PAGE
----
Are you going to challenge her to a fight for ruining your perfect day? The world does not exist for you, and people who think the way you do are the actual problem. That's the true meaning of "oblivious." I look forward to your future columns.
Jeff — there are exceptions to every GRRR!
OCNBY@yahoo.com writes: My first GRRR! would be that your second GRRR doesn't make sense. You think comedians do drugs so they can perform. I think they do drugs because of some underlying issue they have.
Let's take for example Richard Pryor, like you did. His mother was a prostitute, his grandmother ran a brothel. His dad probably was a pimp. He probably grew up around it. They're not doing drugs to be funny or to be a better comedian. They're doing drugs for the same reason that OTHER HUMANS do drugs: maybe for fun, maybe because of depression, maybe to ESCAPE!!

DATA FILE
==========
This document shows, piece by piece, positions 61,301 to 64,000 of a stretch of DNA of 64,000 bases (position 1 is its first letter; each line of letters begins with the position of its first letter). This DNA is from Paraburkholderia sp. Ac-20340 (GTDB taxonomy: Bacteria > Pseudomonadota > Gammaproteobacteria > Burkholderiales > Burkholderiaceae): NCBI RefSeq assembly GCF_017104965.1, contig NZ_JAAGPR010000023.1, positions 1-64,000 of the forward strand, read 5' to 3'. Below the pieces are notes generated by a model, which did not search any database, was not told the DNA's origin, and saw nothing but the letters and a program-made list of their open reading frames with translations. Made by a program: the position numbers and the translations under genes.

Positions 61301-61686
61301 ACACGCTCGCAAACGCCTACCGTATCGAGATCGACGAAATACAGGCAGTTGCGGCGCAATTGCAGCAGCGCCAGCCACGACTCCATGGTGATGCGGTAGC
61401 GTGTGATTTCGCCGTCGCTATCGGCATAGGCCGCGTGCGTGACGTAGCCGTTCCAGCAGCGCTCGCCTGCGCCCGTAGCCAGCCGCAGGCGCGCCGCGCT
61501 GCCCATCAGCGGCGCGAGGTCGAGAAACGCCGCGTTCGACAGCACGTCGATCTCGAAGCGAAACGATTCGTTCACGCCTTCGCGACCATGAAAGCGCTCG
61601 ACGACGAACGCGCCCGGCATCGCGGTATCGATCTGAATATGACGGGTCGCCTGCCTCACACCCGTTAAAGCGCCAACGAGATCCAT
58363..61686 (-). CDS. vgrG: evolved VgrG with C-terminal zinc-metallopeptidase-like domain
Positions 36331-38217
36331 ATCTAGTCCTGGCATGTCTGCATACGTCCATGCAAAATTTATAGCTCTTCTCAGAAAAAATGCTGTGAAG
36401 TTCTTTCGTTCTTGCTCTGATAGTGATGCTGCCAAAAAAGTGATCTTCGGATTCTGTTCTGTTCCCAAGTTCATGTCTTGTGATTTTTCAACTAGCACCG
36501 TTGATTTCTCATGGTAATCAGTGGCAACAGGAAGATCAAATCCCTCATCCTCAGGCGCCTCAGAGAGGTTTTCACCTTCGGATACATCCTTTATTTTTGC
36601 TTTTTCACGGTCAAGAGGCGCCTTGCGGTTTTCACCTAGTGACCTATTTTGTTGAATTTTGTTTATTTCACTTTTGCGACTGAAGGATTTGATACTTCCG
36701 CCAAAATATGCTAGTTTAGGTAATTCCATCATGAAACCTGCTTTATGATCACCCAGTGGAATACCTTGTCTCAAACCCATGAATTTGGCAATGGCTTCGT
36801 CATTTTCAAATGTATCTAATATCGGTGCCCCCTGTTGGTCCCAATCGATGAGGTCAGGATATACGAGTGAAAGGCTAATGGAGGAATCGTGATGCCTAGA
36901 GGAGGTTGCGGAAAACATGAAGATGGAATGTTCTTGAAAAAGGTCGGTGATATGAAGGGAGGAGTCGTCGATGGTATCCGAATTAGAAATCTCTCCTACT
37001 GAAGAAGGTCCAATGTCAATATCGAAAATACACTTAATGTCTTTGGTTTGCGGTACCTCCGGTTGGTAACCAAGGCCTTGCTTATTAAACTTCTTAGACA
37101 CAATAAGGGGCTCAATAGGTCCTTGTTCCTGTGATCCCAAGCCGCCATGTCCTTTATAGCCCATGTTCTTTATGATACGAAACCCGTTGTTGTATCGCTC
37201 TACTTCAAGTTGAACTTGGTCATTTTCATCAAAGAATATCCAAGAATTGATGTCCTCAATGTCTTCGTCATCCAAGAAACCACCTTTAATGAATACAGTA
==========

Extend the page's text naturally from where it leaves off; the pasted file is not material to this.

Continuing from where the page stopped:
My other GRRR would be you say it must've been a slow news day when [the Owen Wilson] story made big news, because he's not an A-list actor. Well, today must be the slowest day in the history of newscast, because you're not an A-list actor, a B-list actor or one of the well-known news anchors.
Let's just say today is the slowest day for your story to be considered news. I'm not even a big fan of Owen Wilson, but your opinions irked me. So I thought I'd share my GRRR like you did, except you don't have to go out and buy a book. It's free of charge. Celebrities aren't ruining our country. The news is ruining our country by reporting this junk day in and day out.
Eric K. writes: I saw your picks for football today on "Fox and Friends Weekend" (Sept. 9) and I was right with you until you went against the Patriots. Being a New Englander, and knowing how the Patriots are, I just had to chuckle when you said the Jets would win. It was a good game, depending on how you look at it ... and I will give you this ... Chad Pennington was playing hurt. But with Randy Moss as a Pats receiver, I think the sky is the limit for them.
Bill W. writes: Your column deserves a Rave. We attend the movies regularly and well understand your comments. Bravo. Our latest defense is to attend a film two weeks after opening, on a Monday and 12 minutes after the advertised start time. Works like a charm. We've never missed the beginning of a film as yet and sometimes enjoy the final one or two previews. We leave the theater commercial-free!